He goes on: “There’s a lot of issues that the industry is not willing or open to discuss — sustainability, ethics, the role of women, the modelling industry and size, the fact that old white men are running businesses targeted at women. BoF provokes conversation and reactions. We’re proud of talking about the taboo topics. There are already enough publications out there that cover fashion from a sycophantic point of view.”

It seems the right time to ask Mr Clean Hands Smart(y) Pants a few sharp questions, such as: with sales and profits down at many of the big brands as the global economy slows and new threats, notably terrorism, emerge, how bad are things in the industry? “I haven’t seen an environment with this much long-term uncertainty or worry,” he replies without hesitation.

Who in fashion is cocking up at the moment? “Prada and Ralph Lauren.” How? “Prada opened way too many stores, way too quickly, and its product mix isn’t innovating or changing enough. It hasn’t adopted or understood the digital opportunity.” And Ralph Lauren? “It is going through a huge restructuring and has laid off a bunch of people. Plus, it has a hierarchy of brands that maybe people don’t understand any more. What’s the difference between Ralph Lauren, Purple Label, Polo — all of those other sub-brands? The brand is also too available, with an overreliance on department stores.” Later, he dismisses Armani as “not super-creative any more”.

Department stores have reported dire results recently. Are they dying? “The ones whose original value was that they were a one-stop shop, but which didn’t really have a point of view, are at risk.” Name and shame? “Saks.” Any bright lights in the otherwise gloomy fashion firmament? Gucci — “a remarkable turnaround” — and the new US modern-basics brand Everlane — “great transparent pricing model”. What does he think of the launch of, Condé Nast’s new online shopping portal? “At first glance, it is not nearly as comprehensive on brands as I expected.”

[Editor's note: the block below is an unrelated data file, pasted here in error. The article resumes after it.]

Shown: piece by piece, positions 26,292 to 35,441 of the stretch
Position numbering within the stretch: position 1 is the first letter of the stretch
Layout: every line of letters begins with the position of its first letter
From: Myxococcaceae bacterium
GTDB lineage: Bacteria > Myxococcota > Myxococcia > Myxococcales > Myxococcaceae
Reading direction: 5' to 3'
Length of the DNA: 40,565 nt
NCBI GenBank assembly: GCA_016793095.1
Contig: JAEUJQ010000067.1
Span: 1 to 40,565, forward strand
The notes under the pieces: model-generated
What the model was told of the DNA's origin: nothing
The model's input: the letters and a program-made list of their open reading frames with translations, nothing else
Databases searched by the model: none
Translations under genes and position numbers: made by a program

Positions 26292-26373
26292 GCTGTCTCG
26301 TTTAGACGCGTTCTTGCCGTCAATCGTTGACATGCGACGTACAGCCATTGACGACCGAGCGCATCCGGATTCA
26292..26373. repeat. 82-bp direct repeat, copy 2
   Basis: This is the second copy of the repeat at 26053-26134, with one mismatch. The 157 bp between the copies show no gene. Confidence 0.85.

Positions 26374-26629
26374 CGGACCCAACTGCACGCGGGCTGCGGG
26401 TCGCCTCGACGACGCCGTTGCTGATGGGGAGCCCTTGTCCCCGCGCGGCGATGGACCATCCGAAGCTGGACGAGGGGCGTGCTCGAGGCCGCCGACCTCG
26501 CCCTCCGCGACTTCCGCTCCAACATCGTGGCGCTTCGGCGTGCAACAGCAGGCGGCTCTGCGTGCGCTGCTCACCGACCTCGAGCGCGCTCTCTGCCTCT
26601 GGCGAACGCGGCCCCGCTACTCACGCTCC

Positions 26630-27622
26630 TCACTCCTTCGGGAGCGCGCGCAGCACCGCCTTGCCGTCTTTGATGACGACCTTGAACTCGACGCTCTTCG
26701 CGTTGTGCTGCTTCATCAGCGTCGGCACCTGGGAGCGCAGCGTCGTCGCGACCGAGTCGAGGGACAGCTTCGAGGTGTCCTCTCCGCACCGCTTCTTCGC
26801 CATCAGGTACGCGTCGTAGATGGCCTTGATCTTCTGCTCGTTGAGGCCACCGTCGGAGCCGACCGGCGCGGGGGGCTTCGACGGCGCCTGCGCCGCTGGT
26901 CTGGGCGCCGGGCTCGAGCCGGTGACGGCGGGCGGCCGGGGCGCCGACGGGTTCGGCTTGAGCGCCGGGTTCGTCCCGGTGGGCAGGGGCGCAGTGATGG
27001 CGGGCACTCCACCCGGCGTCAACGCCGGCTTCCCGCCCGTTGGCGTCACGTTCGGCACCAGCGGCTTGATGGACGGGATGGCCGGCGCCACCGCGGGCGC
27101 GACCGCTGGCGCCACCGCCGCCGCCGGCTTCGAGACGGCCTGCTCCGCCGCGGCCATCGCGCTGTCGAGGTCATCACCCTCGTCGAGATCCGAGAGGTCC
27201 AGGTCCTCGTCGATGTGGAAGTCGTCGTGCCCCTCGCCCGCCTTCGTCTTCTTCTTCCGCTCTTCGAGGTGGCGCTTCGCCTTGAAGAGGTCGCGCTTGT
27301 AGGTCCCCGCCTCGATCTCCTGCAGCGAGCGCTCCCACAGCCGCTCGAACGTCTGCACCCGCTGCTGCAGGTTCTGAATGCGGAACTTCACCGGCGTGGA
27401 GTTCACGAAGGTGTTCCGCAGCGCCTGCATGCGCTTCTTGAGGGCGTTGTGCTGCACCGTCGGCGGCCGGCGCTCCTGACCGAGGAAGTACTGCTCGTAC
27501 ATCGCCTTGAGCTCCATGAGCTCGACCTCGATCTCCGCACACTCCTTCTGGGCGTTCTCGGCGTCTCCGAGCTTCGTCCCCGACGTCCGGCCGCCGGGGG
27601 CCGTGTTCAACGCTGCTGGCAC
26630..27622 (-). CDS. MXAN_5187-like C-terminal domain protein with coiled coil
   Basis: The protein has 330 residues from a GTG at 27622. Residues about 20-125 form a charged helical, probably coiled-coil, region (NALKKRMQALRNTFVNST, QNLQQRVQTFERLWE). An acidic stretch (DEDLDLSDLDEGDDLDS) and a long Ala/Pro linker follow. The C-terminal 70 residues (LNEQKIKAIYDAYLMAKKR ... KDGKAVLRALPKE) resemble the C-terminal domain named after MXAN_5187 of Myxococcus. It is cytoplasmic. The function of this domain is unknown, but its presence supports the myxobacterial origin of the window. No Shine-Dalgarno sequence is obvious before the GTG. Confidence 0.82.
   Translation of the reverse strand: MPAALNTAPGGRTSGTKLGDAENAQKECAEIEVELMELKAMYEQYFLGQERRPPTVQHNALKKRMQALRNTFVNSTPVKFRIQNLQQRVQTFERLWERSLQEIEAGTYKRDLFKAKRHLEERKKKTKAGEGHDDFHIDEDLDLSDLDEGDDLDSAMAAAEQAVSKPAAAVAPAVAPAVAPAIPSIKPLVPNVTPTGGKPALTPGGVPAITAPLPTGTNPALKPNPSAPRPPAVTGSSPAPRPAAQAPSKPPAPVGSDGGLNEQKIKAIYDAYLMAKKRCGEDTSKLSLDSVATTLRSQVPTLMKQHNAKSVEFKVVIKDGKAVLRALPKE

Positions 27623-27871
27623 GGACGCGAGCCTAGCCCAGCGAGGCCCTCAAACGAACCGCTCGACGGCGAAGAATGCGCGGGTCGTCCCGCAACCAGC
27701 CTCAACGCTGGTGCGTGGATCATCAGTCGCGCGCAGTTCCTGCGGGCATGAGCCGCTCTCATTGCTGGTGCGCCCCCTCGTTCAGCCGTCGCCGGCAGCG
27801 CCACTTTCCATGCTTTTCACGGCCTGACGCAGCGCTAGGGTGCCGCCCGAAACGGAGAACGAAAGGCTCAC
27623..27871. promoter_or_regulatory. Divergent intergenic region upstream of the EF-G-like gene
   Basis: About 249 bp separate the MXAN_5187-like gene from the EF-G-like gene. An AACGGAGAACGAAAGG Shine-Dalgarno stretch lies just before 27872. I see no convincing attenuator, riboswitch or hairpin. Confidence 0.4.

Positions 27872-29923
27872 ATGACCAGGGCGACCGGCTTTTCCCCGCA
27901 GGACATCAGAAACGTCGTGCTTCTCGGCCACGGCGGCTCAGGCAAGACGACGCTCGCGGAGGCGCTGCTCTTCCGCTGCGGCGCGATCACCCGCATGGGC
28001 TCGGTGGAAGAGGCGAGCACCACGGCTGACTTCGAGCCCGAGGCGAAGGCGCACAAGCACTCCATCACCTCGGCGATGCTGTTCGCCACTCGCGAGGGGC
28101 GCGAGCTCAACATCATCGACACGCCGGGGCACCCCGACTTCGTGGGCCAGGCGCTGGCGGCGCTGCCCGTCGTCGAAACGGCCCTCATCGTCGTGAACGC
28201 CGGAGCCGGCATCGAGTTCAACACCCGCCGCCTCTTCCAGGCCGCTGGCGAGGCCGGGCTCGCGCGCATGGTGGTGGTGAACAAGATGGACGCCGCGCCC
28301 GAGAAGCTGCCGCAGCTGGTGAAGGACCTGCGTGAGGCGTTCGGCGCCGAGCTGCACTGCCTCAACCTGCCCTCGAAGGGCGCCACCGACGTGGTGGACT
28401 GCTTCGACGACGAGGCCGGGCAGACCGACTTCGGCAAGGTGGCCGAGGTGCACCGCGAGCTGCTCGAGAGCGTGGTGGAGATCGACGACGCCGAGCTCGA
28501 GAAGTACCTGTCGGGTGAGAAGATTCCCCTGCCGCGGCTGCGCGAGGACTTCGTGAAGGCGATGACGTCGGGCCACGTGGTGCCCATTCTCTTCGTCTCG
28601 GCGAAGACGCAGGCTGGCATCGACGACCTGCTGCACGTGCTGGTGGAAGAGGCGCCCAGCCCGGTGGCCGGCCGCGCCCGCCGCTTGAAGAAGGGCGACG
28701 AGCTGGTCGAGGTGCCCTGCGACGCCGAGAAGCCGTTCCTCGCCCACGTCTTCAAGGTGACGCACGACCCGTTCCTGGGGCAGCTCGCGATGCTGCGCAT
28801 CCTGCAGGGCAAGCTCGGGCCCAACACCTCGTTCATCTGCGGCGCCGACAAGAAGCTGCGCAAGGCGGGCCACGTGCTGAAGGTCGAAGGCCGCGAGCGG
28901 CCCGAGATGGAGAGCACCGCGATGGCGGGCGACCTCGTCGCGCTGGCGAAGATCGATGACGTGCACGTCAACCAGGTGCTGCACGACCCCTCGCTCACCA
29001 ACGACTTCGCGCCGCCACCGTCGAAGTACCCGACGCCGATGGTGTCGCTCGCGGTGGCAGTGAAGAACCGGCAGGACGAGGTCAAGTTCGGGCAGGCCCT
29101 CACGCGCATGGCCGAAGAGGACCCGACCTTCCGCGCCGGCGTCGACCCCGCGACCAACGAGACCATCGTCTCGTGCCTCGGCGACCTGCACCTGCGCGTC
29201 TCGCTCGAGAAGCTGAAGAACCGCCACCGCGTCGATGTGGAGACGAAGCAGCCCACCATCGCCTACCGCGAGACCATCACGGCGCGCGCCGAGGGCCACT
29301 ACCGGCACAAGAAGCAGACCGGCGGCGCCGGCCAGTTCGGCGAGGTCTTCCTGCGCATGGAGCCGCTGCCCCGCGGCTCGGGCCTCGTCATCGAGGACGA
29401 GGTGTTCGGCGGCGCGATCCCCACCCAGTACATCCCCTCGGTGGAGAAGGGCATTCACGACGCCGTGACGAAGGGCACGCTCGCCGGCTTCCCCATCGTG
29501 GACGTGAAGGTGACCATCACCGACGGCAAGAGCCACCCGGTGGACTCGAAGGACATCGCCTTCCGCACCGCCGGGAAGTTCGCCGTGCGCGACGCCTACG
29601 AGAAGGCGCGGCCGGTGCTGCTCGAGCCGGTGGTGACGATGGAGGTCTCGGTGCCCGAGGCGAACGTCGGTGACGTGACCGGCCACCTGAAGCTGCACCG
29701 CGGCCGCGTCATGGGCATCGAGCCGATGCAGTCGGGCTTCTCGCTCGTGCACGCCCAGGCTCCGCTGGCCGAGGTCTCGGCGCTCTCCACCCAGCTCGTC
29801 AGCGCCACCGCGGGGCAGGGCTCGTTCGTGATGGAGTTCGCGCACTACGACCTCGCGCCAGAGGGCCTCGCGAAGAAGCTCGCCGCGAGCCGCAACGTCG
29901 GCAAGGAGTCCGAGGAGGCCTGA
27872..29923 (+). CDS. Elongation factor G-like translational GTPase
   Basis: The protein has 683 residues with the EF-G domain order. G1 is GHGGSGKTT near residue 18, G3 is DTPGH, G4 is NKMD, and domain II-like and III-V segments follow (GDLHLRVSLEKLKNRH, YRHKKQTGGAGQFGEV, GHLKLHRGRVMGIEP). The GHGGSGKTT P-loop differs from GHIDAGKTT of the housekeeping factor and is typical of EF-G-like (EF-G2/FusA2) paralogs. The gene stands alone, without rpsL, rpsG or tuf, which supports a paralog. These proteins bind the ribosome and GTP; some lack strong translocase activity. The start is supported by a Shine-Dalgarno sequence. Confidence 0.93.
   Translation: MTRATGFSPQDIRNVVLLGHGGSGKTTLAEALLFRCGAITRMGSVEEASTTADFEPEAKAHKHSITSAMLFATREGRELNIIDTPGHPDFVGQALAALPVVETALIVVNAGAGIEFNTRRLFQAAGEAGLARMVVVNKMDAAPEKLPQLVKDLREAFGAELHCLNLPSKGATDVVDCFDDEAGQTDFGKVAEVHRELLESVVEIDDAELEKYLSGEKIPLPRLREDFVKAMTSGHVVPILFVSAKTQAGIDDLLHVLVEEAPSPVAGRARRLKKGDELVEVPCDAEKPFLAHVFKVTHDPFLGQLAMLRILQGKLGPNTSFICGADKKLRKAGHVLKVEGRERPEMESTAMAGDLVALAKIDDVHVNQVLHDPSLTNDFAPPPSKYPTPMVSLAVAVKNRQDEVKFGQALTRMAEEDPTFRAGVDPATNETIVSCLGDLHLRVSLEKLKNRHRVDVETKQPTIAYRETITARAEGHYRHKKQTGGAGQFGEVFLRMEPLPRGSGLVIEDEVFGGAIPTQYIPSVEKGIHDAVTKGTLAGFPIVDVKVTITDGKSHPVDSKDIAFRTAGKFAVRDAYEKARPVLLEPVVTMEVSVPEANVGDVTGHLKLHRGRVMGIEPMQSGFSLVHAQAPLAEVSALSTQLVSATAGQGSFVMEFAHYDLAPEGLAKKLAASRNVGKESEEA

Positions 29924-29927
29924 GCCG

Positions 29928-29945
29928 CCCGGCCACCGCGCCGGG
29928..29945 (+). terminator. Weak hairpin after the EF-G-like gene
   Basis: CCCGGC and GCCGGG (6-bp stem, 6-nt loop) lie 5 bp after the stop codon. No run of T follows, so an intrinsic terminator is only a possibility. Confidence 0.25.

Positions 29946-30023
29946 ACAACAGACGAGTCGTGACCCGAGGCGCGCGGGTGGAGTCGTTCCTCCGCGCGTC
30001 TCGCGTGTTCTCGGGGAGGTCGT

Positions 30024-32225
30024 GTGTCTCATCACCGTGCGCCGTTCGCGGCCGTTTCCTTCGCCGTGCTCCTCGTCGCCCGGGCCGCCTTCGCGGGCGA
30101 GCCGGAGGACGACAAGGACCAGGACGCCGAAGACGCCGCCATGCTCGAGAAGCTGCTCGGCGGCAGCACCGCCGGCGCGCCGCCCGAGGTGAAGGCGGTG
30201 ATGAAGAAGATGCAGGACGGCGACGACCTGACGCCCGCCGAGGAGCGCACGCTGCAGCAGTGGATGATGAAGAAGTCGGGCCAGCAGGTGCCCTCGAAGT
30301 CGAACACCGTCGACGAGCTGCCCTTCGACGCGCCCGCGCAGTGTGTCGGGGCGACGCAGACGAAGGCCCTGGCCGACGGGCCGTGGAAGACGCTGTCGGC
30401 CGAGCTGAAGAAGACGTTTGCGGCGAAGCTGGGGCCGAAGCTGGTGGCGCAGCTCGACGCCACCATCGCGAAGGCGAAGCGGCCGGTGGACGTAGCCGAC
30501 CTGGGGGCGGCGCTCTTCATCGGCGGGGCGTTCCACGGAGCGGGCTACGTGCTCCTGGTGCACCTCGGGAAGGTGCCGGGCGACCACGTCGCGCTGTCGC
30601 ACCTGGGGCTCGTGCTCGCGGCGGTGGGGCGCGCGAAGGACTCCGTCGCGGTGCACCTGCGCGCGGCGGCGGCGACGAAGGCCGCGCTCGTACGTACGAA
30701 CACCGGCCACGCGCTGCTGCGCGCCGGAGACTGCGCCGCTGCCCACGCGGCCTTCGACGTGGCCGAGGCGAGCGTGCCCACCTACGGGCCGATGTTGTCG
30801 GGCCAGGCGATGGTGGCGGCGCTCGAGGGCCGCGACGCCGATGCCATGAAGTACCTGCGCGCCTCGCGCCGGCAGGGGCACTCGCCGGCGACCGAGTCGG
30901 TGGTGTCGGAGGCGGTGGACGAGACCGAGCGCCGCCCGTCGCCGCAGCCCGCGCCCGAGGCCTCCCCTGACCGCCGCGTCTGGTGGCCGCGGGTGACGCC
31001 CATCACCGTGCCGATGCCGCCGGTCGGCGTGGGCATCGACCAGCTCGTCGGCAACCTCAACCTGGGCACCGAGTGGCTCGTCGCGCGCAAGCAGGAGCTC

Is the gatecrasher on the front row quite as tough as he makes out, I wonder. Critics say he is not averse to the odd puff piece himself. They cite an exclusive interview with the Burberry designer Christopher Bailey, on the day he stepped down as CEO of the company after a troubled stint. Amed managed to avoid asking the half-dozen vital questions any junior business hack would pose. “Look at the collective balance of all the pieces that we put out on Burberry and you’ll see that, actually, there are some that have been critical,” he says. His detractors also point out that he does not rank the BoF Fashion 500 in any order for fear, they claim, of alienating key players.

Is he on this year’s list? “No,” he laughs. Why not? “That wouldn’t be appropriate.” You’re not a modest man, are you? “Of course I am,” he insists. He’s fibbing, of course. You don’t get as far as he has by being modest. But he has earned his place on his list — even if he won’t put himself on it.